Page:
CBSSports.com published its list of the top 25 Power 5 football coaches on Wednesday. It has the top four it seems like most everyone can agree upon: Nick Saban, Urban Meyer, Dabo Swinney and Jimbo Fisher. Beyond that, however, things get messy (and very much open to interpretation) quickly.
Jim Harbaugh checks in at No. 5, despite not having won a conference title in his six combined years at Stanford and Michigan. (He did win two at San Diego.) It’s an argument you can make, however, based on everything else (i.e. non-stop news making, recruiting, national rankings, 20 wins in two years at Ann Arbor). I’m not saying all of those things are always worthy of inclusion, but Harbaugh sort of forces you to consider him and he certainly seems to be trending up. Does that make him “better” than Bob Stoops right now? For me, it’s tough to surpass Stoops’ longevity, but that’s my criteria. And it’s entirely possible to be a very good coach with a small sample size. Just depends upon what you value and how you value it.
It did make me think, however, what if we could just focus a list like this on actual coaching ability, which I define as maximizing potential. It’s tough to tease out because guys like Saban and Meyer start with a higher ceiling than most programs, but they’re responsible, in part, for creating that ceiling through top-notch recruiting. (Being at a top-10 all-time program helps, too.) If national titles are a requirement for topping the list — and the top four guys all have one — you almost inevitably move away from that working definition to a degree because some schools’ maximum potential simply isn’t a national title.
Anyway, I’ve been playing around with Brian Billick’s toxic differential stat for a story that will be in the 2017 Hail Varsity Yearbook. (Subscribe now!) Toxic differential is pretty simple, it’s just turnover differential plus explosive-play differential (I used any play of 20-plus yards). I looked at the last seven college football seasons and the correlation to winning percentage is pretty strong over that span. It’s not quite one-to-one — i.e. if a team is first (and so on) in toxic differential, it is first (and so on) in winning percentage — but it’s close (.913).
So let’s run these coach rankings through that filter. Teams that have a significantly higher winning percentage than toxic differential might be getting some pretty good coaching and vice versa. Using that method, guys like Saban, Meyer, Fisher and Chris Petersen (No. 7 on the CBS list) all check out pretty well. Their toxic differentials are high and their winning percentages are high.
These guys in the top 25, however, are getting it done to a greater degree than their toxic differentials would suggest:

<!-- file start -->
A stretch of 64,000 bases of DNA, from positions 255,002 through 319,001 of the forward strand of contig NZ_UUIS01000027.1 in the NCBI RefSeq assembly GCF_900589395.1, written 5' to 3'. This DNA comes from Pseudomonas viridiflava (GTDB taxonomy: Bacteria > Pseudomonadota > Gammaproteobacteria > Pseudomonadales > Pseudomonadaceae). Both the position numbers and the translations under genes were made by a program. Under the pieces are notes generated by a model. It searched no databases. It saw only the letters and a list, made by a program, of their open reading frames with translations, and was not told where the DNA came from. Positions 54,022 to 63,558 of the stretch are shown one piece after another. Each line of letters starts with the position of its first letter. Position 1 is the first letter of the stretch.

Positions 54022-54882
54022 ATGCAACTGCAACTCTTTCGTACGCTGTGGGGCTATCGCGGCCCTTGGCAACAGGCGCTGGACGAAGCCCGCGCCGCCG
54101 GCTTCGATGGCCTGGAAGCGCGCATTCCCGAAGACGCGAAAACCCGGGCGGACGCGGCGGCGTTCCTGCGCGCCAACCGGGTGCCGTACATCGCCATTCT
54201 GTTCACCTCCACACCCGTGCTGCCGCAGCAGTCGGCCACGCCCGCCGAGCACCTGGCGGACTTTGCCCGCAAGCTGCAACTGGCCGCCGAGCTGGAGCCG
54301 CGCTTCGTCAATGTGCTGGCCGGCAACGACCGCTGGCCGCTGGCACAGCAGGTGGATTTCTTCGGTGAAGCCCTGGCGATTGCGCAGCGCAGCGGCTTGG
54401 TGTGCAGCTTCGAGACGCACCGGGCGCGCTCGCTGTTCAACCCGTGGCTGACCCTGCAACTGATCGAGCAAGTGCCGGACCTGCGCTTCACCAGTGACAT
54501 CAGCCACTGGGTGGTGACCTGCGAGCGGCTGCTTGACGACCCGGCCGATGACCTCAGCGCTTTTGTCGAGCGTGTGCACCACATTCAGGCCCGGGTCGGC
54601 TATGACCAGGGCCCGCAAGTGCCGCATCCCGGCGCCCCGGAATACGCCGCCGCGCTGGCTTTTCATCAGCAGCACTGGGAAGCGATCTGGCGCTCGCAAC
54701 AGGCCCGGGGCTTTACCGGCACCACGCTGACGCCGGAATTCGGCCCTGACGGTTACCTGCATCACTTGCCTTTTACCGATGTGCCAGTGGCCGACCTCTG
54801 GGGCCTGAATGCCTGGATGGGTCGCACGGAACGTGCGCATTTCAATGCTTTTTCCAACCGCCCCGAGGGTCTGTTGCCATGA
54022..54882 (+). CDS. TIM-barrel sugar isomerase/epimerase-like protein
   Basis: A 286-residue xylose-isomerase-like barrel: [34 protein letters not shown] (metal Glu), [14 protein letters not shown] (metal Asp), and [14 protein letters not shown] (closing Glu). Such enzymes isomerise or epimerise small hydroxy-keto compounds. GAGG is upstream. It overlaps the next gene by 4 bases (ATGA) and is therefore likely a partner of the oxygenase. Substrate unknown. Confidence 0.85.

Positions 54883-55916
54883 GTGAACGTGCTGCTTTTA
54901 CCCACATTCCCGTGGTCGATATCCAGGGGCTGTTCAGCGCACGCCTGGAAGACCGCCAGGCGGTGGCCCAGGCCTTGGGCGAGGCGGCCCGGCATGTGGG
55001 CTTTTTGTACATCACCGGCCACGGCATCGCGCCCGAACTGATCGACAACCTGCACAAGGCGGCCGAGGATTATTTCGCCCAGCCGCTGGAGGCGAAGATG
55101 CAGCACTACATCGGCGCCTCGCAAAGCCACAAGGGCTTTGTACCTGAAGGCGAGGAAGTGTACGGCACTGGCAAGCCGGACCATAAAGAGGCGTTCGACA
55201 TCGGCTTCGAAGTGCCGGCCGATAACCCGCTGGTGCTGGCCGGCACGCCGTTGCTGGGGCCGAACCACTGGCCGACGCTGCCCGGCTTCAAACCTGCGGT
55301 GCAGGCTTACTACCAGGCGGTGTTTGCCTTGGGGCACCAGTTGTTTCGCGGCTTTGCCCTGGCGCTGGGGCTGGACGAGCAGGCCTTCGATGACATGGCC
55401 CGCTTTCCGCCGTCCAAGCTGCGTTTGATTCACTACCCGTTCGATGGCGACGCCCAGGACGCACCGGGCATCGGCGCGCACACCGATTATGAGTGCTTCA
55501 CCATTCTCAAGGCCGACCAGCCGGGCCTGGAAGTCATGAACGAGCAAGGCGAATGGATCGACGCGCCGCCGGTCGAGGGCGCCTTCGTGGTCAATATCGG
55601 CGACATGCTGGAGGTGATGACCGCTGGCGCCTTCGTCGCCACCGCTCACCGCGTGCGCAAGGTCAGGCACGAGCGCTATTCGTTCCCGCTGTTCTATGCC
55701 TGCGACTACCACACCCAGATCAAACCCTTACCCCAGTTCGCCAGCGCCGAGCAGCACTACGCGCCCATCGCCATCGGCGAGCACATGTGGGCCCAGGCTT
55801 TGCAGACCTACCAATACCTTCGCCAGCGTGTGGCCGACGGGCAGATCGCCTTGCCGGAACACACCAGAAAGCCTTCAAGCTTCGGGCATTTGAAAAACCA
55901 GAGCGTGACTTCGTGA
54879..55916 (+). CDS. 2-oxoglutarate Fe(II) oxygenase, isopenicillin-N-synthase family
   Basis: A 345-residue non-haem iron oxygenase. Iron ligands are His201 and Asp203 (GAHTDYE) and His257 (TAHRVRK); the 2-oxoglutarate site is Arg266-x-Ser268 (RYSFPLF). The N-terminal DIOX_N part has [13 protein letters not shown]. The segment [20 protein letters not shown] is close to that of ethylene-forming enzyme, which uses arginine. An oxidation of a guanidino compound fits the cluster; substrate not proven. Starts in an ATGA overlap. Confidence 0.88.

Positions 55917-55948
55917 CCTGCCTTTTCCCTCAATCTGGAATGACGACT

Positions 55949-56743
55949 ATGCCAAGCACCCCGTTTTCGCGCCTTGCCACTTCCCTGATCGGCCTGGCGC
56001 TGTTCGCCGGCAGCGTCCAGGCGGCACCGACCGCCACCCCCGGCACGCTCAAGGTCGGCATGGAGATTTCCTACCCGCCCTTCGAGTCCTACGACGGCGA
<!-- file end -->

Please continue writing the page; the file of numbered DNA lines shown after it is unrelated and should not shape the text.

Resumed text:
David Shaw (8th on CBSSports list): My coaching man crush. Stanford ranks fourth in winning percentage (2010-16) but just 24th in toxic differential. That’s the largest positive gap in the top 25 and, while the toxic differential is still quite good, it probably means the Cardinal are playing even better football in every other facet.
Bob Stoops (6th): Sixth in winning percentage, 23rd in toxic differential. Move Stoops ahead of Harbaugh now, please.
Kyle Whittingham (14th): The Utes are 32 spots better over the past seven seasons, one of the best totals in the country.
David Cutcliffe (17th): Duke is 33 spots better than its toxic differential, making the Cutcliffe the perfect example of a coach who is probably getting it done to the greatest degree possible at his particular program.
Pat Fitzgerald (16th): Saw some teeth-gnashing over Fitzgerald’s rank, but the Wildcats are 21 spots better than toxic differential would indicate.
As for top-25 coaches on the wrong end of this list? There aren’t many who are at least one standard deviation away from the norm because, well, it’s hard to win enough to land in the top 25 with a toxic differential that pedestrian, but one coach makes it and a couple others are close.
Paul Johnson (24th): The Yellow Jackets are 34th in toxic differential but 57th in winning percentage. Georgia Tech probably should have won more games over that stretch.
Kirk Ferentz (20th): A minus-12 differential isn’t horrible, but it is probably worth moving him down a couple of spots.
Brian Kelly (22nd): Notre Dame is 10 spots in the red. The Irish have had a top-10 toxic differential but the winning percentage ranks just 25th.
Of course, this is just one interpretation of toxic differential. You could also start thinking about luck and randomness (particularly with turnovers, talent, conference strength and what teams have to do to win with a relatively even differential. All worthy topics, but as a quick check on a random ranking, I found this one interesting.
Nebraska isn’t included here for two reasons: 1. It had a coaching change during that 2010-16 span, and 2. Mike Riley isn’t in the top 25. But if you’re curious, the Huskers’ toxic differential-to-winning-percentage number is 38. Nebraska ranked 60th in toxic differential but 22nd in winning percentage. If you want to see what that looks like, the quick graph at right shows the Huskers in red.
More on that in the Yearbook.
Smart move, this.
The Grab Bag
- Nebraska shut out Creighton last night in Omaha to take the season series from the Bluejays.
- Kevin Sjuts of KOLN/KGIN 10/11 conducts a one-on-one interview with Tanner Lee, including trick throws.
- Andy Staples of Sports Illustrated looks at the future of college football telecasts and whether streaming services will be a player for rights in the future.
- Michigan State has released a video addressing its sexual assault investigation involving the athletic department.
Today’s Song of Today